Subsequent to his appointment, Human Rights Watch criticized the Kingdom's authorities for failing to adopt "critical recommendations" made by an independent commission that looked into extensive human rights violations during the crackdown on pro-democracy protesters in 2011. Joe Stork, deputy Middle East director at Human Rights Watch, said Bahrain's authorities had failed to investigate the involvement of high-ranking officials in "rampant torture or unlawful killings." 
In an interview with the Daily Telegraph Yates said kettling "would work really well around here" in the face of "wanton damage" and "vandalism".
Prior to the 2012 Bahrain Grand Prix, Yates condemned what he said were "criminals" attacking unarmed police. He told Channel 4 News: "Bahrain is a place, a beautiful place. But there are some problems in some of the villages. There are some daily skirmishes, very dangerous skirmishes between what can only be described as criminals who are throwing petrol bombs at police and otherwise attacking the police... What we see in the villages is nothing like peaceful protest. These are attacks on police officers, unarmed police officers." 
Yates claimed that reporting of events presented a "distorted picture" and that he felt "completely safe. Indeed, safer than I have often felt in London". The day after his comments, a child was admitted to intensive care after being shot in the chest by anti-riot police firing live ammunition and tear gas during a funeral procession for an activist killed the previous month.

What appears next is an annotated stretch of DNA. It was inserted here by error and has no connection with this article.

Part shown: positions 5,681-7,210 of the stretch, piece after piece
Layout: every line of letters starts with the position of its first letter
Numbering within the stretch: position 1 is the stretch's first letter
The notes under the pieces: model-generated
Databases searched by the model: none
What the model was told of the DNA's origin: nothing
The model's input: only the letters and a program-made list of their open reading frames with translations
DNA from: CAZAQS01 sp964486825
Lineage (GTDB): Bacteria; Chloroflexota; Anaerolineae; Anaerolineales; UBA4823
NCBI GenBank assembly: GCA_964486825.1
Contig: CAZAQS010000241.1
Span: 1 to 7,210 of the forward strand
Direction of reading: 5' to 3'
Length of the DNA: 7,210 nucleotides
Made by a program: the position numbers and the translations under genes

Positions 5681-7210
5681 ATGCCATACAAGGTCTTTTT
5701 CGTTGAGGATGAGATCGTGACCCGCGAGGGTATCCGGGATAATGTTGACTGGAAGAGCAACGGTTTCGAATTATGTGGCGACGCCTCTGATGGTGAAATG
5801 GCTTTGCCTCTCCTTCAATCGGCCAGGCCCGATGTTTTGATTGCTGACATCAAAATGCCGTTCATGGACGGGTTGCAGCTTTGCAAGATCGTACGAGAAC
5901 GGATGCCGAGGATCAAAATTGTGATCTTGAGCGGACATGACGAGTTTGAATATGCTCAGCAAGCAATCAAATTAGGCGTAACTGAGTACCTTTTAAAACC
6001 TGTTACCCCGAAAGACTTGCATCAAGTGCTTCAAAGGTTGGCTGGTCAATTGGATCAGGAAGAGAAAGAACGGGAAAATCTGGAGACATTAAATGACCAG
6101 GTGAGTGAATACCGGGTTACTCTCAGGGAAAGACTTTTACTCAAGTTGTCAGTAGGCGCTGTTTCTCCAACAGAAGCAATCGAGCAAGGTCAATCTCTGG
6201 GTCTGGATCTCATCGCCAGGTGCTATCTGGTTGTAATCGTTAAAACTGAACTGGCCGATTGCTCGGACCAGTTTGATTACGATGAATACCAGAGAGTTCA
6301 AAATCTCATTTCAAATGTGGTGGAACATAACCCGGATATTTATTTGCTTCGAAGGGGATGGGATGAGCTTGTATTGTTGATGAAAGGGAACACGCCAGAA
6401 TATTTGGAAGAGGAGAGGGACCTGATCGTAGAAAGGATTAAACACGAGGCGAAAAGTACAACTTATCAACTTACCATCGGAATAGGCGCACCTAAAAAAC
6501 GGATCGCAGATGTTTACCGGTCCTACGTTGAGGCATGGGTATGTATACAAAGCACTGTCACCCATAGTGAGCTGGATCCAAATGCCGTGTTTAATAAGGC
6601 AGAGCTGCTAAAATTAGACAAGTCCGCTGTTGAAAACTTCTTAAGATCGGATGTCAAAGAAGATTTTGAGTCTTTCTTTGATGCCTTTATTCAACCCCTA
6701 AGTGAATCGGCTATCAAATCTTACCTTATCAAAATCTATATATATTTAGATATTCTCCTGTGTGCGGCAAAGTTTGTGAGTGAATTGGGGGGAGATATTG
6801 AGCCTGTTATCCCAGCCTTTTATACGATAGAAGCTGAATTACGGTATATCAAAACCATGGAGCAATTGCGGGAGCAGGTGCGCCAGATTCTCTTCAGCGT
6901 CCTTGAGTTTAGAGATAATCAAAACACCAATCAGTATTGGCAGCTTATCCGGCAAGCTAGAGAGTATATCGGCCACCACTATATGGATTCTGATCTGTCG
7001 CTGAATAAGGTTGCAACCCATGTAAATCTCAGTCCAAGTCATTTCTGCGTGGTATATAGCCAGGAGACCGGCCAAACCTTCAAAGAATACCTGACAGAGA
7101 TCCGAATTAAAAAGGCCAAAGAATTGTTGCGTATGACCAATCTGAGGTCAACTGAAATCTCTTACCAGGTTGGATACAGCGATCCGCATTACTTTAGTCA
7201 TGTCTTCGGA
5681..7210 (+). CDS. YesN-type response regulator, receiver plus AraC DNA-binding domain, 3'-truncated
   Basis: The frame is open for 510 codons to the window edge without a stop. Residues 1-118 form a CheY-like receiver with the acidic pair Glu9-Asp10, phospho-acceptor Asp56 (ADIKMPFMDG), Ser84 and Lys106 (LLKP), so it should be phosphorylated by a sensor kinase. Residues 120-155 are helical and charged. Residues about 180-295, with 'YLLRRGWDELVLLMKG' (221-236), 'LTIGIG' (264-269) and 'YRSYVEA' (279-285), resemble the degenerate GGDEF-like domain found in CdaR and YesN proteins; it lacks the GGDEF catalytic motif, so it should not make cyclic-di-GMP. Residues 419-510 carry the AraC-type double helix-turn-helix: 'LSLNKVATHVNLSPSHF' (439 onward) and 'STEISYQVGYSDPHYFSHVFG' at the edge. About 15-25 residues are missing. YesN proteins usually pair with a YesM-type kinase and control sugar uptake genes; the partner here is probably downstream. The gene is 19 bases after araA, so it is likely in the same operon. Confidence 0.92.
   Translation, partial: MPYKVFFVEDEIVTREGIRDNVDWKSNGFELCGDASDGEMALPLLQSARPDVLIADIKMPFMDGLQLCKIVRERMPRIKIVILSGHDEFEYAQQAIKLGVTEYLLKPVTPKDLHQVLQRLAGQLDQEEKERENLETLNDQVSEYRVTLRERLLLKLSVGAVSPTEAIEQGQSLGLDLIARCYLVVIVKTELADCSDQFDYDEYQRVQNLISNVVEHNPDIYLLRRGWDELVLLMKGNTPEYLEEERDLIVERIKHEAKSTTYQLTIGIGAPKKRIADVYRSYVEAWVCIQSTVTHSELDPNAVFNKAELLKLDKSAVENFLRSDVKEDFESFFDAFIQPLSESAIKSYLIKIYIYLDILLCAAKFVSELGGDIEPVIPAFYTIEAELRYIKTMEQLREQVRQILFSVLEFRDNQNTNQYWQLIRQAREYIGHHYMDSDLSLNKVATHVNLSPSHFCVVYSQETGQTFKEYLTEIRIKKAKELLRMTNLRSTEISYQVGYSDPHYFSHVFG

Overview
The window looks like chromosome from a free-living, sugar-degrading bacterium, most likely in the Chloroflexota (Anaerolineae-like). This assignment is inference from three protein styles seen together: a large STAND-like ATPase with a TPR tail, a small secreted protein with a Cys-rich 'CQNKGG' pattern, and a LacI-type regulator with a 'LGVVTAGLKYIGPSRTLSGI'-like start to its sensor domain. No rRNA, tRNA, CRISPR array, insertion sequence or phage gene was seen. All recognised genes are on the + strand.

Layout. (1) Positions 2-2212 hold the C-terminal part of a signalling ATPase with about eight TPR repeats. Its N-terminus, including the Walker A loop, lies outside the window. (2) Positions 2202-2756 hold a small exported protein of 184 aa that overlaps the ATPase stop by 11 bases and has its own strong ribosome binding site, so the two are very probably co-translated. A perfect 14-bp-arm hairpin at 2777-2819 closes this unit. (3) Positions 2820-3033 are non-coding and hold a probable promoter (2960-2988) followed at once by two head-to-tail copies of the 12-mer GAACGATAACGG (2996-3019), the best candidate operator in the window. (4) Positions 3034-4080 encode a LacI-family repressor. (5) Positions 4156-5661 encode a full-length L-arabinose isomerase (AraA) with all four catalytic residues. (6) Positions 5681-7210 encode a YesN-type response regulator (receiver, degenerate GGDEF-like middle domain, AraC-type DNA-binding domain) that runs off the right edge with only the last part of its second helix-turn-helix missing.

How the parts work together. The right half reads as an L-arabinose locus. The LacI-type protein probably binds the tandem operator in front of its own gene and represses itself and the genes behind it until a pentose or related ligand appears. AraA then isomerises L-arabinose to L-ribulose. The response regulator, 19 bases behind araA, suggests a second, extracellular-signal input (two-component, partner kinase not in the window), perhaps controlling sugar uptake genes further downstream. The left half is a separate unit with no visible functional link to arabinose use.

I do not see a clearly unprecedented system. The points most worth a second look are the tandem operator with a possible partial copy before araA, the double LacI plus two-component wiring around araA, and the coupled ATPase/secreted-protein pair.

Strong criticism has been directed at Yates for comments he has made on policing in Bahrain. New Statesman senior editor Mehdi Hasan branded the former Met chief a "disgrace", while Bahrani pro-democracy activist Ali Mushaima called for Yates to leave the country, saying: "John Yates is not welcome in Bahrain." Despite a man being beaten to death by police on the eve of the Grand Prix, and despite the arrests of Japanese and Western journalists (their Bahraini associates were also badly beaten), the day after the race Yates had an article in the Telegraph in which he claimed that Bahrain was "bewildered by the world's hostility" and said the country "is not Syria". He added: "The abiding image I have of the Grand Prix last weekend was of thousands of people enjoying themselves at the post‑event parties."
A week later, Human Rights Watch released another report on Bahrain:
"The police are beating and torturing detainees, including minors, despite public commitments to end torture and police impunity. . . . Bahrain has displaced the problem of torture and police brutality from inside police stations to the point of arrest and transfer to police stations. . . . Human Rights Watch raised the issue of police brutality and torture during arrest and at informal facilities with Bahrain's chief of public security, Major General Tariq al-Hasan, and his two senior international advisers, John Yates and John Timoney, on April 17. Timoney and Yates said they had visited some of the facilities identified by Human Rights Watch but found no evidence at the time of their visits of detainees being taken there and mistreated."
A few weeks later, the Bahraini government was forced to deny independent autopsy evidence that Yousef Mowali, a 23-year-old man with mental health problems, had been electrocuted and otherwise tortured by the police until he lost consciousness; Mowali was then dumped in water while still unconscious, and he drowned."